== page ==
Have you ever wonder why do we get angry? I know it’s because of some situations or because of some people, but that is not the real reason. We get angry because of what we think about the situation or about the person, and most of the times it is connected with the feeling of loss. I think that we get angry because somehow we feel that we’re losing something and we don’t like that. For example, when we get mad on our bosses because they give us some extra task, we get mad because we’re losing our time and we get nothing in return. When we get mad for someone not replying to a text message, we might feel that we’re losing the relationship with that person. When we get mad that our best friends go out without us, we might feel that our connection will disappear and they’ll no longer want to be best friends with us. Jealousy is all about this loss feeling. We get jealous because we feel we’ll lose our partner and we’ll be alone again. Sometimes we even get angry because we feel we’ll lose control of the situation.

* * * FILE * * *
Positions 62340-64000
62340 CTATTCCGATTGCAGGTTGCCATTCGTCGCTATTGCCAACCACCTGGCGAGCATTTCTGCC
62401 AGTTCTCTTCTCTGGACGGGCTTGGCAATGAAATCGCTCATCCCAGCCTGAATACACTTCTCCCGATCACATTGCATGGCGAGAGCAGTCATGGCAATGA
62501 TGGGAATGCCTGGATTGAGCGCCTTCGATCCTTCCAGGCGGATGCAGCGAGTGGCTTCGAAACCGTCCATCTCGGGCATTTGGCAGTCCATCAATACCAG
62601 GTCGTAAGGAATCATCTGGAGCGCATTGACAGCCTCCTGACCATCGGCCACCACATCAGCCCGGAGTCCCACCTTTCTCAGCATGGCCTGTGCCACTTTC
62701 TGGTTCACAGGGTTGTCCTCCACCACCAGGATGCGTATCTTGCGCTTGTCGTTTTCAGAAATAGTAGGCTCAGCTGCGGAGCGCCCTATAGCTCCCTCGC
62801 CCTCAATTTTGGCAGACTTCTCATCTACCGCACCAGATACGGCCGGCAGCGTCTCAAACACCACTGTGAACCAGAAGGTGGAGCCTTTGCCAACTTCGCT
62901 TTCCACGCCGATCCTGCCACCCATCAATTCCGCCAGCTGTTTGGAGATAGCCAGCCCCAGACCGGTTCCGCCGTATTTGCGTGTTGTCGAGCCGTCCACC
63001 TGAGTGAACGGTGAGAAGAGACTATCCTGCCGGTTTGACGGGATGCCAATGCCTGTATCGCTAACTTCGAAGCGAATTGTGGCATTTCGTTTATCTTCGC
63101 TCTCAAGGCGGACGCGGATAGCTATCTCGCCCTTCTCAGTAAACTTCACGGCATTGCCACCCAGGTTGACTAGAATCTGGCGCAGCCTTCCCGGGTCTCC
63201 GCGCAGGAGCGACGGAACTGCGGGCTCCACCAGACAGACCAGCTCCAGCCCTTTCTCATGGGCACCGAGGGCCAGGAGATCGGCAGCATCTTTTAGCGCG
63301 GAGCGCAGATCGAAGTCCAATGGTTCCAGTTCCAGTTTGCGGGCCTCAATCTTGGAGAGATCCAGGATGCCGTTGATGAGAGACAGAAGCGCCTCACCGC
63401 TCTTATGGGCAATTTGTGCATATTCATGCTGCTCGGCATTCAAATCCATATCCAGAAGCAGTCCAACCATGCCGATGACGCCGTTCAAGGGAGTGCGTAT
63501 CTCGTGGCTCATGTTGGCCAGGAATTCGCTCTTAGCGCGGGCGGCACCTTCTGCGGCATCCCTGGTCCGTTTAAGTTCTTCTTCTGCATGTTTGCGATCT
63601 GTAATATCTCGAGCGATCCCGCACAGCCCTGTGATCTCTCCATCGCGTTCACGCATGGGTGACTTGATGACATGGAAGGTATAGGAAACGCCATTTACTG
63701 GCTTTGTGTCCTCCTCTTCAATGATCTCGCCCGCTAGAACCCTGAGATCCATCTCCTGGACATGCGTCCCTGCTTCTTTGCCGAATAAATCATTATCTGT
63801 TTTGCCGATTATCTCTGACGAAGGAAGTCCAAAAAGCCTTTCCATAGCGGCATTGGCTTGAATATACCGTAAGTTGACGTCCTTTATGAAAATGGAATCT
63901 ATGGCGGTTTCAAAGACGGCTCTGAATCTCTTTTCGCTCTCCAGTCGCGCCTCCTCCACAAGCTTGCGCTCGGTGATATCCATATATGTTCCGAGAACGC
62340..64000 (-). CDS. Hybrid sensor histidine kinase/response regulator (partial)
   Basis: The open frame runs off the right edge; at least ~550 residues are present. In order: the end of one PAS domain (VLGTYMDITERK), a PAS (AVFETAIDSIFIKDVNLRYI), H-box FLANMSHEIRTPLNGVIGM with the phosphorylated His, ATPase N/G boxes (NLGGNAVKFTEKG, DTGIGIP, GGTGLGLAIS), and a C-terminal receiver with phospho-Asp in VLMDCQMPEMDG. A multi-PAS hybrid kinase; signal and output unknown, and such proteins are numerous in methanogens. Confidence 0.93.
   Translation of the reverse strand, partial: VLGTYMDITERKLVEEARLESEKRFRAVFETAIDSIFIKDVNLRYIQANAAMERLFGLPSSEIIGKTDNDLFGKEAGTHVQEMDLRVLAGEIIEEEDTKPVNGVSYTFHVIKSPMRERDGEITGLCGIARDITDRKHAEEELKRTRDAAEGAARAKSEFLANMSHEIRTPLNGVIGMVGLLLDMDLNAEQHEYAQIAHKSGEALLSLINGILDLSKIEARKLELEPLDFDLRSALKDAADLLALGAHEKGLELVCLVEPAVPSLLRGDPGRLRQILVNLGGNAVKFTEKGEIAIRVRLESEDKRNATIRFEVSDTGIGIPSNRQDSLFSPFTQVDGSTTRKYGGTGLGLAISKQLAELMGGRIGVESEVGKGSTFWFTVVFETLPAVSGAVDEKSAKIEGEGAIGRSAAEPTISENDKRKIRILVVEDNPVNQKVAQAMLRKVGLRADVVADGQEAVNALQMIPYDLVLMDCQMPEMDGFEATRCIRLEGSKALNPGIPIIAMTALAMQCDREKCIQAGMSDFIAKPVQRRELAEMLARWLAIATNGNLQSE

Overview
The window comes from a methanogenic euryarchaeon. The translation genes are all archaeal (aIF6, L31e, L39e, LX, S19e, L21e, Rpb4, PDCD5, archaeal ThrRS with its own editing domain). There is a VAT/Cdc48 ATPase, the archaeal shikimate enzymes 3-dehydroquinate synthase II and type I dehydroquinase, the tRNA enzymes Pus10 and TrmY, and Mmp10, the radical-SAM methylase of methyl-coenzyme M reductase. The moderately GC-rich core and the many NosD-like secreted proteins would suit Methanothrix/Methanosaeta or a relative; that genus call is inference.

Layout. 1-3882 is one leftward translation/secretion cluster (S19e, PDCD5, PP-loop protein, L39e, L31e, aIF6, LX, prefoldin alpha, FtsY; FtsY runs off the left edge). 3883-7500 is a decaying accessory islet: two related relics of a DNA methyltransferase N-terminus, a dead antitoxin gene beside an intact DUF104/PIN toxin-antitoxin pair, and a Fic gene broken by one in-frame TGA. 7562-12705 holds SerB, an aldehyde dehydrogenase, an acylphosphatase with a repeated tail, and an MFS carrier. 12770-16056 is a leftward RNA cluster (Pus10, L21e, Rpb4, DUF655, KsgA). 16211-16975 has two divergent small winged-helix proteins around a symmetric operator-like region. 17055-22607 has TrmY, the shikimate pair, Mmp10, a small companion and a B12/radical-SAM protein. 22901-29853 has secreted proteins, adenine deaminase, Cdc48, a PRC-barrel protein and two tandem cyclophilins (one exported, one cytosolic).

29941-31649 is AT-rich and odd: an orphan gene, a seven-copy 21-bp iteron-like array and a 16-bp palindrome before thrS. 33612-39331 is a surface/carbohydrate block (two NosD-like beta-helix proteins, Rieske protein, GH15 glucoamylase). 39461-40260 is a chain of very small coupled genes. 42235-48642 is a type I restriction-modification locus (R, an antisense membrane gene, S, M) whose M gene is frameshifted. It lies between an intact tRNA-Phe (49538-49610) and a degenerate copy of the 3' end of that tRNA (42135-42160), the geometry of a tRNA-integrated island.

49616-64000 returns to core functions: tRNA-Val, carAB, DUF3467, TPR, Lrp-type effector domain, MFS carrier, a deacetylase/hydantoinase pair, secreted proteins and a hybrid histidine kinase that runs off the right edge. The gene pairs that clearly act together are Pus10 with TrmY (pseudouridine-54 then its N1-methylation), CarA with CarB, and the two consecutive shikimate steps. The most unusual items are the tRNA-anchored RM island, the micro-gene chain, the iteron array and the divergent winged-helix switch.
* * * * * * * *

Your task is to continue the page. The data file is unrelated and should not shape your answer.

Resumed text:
This loss feeling is all around us, and most of the time we can’t control it. It appears due to some automatic irrational thoughts and if we don’t counter them with some rational thoughts, the loss feeling kicks in and we get mad and us getting mad might make things worse. Our irrational fear of losing something will get real because we got mad and acted based on that feeling. The people around us might not understand why we got so mad and they will create some distance between them and us and this will make the loss real. It’s unwanted self-fulfilling prophecy. This is another reason why we should get in control of our thoughts so we can control our feelings, and therefore we can control our behavior.
If we understand how this loss feeling works, we can understand why other people get mad. We can create a connection between the situation and their feelings. Maybe we can’t understand what they feel of losing because their reality is not the same as ours, but we understand that they feel of losing something and that should be enough for us.
The better we understand ourselves, the better we can understand the others.